Angell and Kassirer take a fairly straightforward route in their
prescriptions for reform: Get the pharmaceutical industry away from
the medical profession. Prohibit the drug companies from
underwriting continuing medical education, get their sales
representatives ("detail" people) out of hospitals and
doctors' offices, and shut off the junket pipeline. And stop the
industry from flooding the airwaves with ridiculously deceptive
Easy enough to say, but these are deeply ingrained practices that
will prove next to impossible to eradicate. If you take the detail
men and women out of doctors' offices, they will quickly reappear in
the homes, country clubs, civic organizations and vacation spots of
physicians. Companies are willing to invest heavily in these
activities, which means that control (rather than eradication) is
probably the most realistic goal.
Nor is there a lot of sentiment in Washington to take on Big Pharma.
In the recent election the American people made it clear that they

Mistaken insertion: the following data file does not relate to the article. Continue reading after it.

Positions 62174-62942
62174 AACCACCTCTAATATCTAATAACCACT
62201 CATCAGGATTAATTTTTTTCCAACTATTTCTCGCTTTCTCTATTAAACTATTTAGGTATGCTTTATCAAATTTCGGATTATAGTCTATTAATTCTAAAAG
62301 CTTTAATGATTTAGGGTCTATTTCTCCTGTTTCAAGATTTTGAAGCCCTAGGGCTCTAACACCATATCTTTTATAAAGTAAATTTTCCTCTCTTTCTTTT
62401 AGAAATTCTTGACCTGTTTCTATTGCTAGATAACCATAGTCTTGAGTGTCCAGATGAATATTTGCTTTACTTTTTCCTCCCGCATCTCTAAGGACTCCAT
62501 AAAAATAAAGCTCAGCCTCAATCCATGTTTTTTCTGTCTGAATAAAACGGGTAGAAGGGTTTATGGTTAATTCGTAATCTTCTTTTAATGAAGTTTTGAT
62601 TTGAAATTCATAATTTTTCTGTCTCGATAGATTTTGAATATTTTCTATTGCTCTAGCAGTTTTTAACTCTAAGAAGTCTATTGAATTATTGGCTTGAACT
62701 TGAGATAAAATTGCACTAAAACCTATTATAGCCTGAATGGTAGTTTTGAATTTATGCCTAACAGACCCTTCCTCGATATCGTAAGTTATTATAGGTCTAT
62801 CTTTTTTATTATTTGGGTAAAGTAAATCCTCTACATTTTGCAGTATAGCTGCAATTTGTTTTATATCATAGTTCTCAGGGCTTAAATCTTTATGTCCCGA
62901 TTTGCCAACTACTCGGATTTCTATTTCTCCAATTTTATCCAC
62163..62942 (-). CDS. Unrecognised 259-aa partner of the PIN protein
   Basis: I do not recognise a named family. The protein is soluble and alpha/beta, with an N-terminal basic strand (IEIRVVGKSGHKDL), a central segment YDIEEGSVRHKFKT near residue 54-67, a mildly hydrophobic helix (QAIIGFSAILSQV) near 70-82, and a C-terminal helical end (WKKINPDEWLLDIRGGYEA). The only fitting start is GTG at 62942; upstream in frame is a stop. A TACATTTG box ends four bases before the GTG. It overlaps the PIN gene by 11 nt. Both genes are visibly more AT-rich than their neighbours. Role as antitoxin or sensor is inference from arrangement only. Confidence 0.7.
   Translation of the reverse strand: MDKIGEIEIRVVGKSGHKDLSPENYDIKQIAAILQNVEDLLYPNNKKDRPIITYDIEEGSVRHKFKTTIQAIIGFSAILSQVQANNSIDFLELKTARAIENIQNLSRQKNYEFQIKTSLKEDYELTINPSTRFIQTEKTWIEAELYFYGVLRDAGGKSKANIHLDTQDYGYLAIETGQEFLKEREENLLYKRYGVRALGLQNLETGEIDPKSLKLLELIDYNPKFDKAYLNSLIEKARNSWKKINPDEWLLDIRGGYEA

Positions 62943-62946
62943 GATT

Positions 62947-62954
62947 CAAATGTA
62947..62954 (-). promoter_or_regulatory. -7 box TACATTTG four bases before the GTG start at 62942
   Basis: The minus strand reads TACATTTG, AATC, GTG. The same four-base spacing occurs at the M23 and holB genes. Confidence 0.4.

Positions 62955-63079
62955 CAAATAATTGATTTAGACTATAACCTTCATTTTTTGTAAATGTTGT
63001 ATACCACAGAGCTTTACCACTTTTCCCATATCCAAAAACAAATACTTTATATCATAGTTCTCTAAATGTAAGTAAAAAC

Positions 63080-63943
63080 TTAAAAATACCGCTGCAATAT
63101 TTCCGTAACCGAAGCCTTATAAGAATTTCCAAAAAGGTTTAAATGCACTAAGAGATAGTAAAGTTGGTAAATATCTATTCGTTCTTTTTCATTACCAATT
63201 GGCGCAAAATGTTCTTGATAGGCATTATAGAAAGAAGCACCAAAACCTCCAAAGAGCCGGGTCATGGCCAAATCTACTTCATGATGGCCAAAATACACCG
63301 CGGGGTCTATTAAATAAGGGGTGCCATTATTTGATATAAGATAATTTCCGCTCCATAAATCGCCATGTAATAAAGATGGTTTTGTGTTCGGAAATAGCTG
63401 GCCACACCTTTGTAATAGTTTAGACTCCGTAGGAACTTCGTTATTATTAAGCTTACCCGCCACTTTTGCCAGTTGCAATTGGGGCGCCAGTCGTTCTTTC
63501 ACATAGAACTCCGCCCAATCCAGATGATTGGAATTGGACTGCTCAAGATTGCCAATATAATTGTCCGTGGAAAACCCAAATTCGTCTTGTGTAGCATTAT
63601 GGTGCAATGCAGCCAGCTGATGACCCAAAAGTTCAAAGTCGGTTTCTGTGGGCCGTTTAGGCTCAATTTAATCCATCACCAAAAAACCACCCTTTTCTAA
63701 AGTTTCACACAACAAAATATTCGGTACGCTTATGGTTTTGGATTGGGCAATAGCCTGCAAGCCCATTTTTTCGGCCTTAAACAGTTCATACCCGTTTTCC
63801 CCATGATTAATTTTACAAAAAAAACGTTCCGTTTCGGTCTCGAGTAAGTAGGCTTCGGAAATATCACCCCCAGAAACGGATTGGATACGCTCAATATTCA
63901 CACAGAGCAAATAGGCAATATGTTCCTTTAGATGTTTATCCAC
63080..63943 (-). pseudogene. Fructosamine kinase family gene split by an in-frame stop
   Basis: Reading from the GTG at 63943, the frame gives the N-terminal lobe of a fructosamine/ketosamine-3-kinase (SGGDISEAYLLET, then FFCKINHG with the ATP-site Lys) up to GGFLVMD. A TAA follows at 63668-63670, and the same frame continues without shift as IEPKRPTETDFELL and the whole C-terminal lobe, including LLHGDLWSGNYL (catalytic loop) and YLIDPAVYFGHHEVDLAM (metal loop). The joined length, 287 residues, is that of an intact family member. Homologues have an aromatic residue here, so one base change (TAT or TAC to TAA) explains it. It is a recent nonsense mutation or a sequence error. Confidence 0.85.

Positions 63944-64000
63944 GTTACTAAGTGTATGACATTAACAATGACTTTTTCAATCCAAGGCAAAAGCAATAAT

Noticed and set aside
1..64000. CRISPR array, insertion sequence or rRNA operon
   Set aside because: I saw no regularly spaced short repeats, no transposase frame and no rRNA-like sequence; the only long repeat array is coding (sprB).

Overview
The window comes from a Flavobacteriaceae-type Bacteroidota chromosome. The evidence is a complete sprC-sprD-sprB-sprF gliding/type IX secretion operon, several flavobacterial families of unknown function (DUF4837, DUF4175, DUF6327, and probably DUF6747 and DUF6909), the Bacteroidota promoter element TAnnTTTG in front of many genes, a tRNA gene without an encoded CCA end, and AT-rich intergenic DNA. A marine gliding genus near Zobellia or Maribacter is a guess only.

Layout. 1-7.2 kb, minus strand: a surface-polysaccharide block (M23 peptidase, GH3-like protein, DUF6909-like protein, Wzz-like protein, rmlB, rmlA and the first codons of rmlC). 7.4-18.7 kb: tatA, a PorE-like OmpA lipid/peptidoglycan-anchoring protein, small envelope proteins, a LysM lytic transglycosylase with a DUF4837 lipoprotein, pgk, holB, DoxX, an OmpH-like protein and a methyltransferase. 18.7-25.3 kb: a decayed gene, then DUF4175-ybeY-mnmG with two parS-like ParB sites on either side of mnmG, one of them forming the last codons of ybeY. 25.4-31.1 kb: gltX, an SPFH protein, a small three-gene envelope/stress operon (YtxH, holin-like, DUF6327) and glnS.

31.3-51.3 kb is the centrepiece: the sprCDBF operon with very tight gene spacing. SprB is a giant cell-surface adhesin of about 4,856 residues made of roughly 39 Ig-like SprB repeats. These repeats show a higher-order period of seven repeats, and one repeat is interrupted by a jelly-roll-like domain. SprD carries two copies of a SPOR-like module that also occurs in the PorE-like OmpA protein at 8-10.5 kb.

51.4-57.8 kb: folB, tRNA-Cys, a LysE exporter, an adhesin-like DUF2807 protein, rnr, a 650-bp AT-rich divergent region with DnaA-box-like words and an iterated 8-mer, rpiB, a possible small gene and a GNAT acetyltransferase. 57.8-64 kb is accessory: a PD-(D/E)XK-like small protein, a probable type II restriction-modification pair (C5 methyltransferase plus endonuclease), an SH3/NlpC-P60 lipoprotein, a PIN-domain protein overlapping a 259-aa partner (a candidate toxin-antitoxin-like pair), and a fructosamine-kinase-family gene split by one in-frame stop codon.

do not want or trust the federal government to regulate much of anything.
What Angell and Kassirer, for all the power of their books, fail to
convey is that the activities they rightly condemn are all symptoms
of deeper, more serious problems in the pharmaceutical industry. As
Avorn correctly notes, it is a lack of science as much as venality
that is responsible for the conflicts of interest and inefficiencies
that are rife in medicine's relationships with the drug business.
Americans think that the U. S. Food and Drug Administration provides
tight oversight ensuring the safety and efficacy of drugs. But the
FDA lacks the authority and resources to do this job well. The FDA
and its European counterparts can demand that pharmaceutical
companies provide them with data to show that drugs are efficacious.
But they have no mandate to show that drugs are effective—that
they will work not only in closely monitored clinical trials but
also in the real world under a variety of conditions. Nor is there
any systematic, independent source of evidence about the comparative
value of drugs and medical technologies. Head-to-head trials
comparing a drug with a rival company's similar product or generic
version are almost nonexistent. There are no databases that report
the results of all trials in a standardized way, describing adverse
events and efficacy in various subpopulations. "The initial FDA